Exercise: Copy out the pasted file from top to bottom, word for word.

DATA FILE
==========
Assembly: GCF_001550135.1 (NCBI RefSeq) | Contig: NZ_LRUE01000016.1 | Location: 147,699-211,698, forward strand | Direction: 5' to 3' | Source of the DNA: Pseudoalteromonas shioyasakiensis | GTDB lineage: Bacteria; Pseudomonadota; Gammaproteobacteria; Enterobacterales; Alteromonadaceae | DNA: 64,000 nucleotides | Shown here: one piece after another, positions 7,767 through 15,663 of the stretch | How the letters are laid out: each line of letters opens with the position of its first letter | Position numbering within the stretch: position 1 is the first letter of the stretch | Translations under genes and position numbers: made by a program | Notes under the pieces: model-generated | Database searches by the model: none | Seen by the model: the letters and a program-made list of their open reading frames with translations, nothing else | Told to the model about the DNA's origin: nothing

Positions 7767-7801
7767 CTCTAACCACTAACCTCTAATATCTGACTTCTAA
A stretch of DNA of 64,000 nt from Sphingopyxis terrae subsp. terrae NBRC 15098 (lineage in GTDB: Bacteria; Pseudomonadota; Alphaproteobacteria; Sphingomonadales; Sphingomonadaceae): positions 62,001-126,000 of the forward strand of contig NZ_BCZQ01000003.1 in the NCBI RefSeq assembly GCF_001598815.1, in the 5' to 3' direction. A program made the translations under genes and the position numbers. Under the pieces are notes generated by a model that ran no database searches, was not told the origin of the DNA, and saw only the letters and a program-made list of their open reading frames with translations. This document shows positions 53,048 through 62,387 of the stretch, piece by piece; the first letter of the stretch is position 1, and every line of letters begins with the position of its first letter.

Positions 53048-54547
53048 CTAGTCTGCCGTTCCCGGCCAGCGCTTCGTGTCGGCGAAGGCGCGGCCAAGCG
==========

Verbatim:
Assembly: GCF_001550135.1 (NCBI RefSeq) | Contig: NZ_LRUE01000016.1 | Location: 147,699-211,698, forward strand | Direction: 5' to 3' | Source of the DNA: Pseudoalteromonas shioyasakiensis | GTDB lineage: Bacteria; Pseudomonadota; Gammaproteobacteria; Enterobacterales; Alteromonadaceae | DNA: 64,000 nucleotides | Shown here: one piece after another, positions 7,767 through 15,663 of the stretch | How the letters are laid out: each line of letters opens with the position of its first letter | Position numbering within the stretch: position 1 is the first letter of the stretch | Translations under genes and position numbers: made by a program | Notes under the pieces: model-generated | Database searches by the model: none | Seen by the model: the letters and a program-made list of their open reading frames with translations, nothing else | Told to the model about the DNA's origin: nothing

Positions 7767-7801
7767 CTCTAACCACTAACCTCTAATATCTGACTTCTAA
A stretch of DNA of 64,000 nt from Sphingopyxis terrae subsp. terrae NBRC 15098 (lineage in GTDB: Bacteria; Pseudomonadota; Alphaproteobacteria; Sphingomonadales; Sphingomonadaceae): positions 62,001-126,000 of the forward strand of contig NZ_BCZQ01000003.1 in the NCBI RefSeq assembly GCF_001598815.1, in the 5' to 3' direction. A program made the translations under genes and the position numbers. Under the pieces are notes generated by a model that ran no database searches, was not told the origin of the DNA, and saw only the letters and a program-made list of their open reading frames with translations. This document shows positions 53,048 through 62,387 of the stretch, piece by piece; the first letter of the stretch is position 1, and every line of letters begins with the position of its first letter.

Positions 53048-54547
53048 CTAGTCTGCCGTTCCCGGCCAGCGCTTCGTGTCGGCGAAGGCGCGGCCAAGCG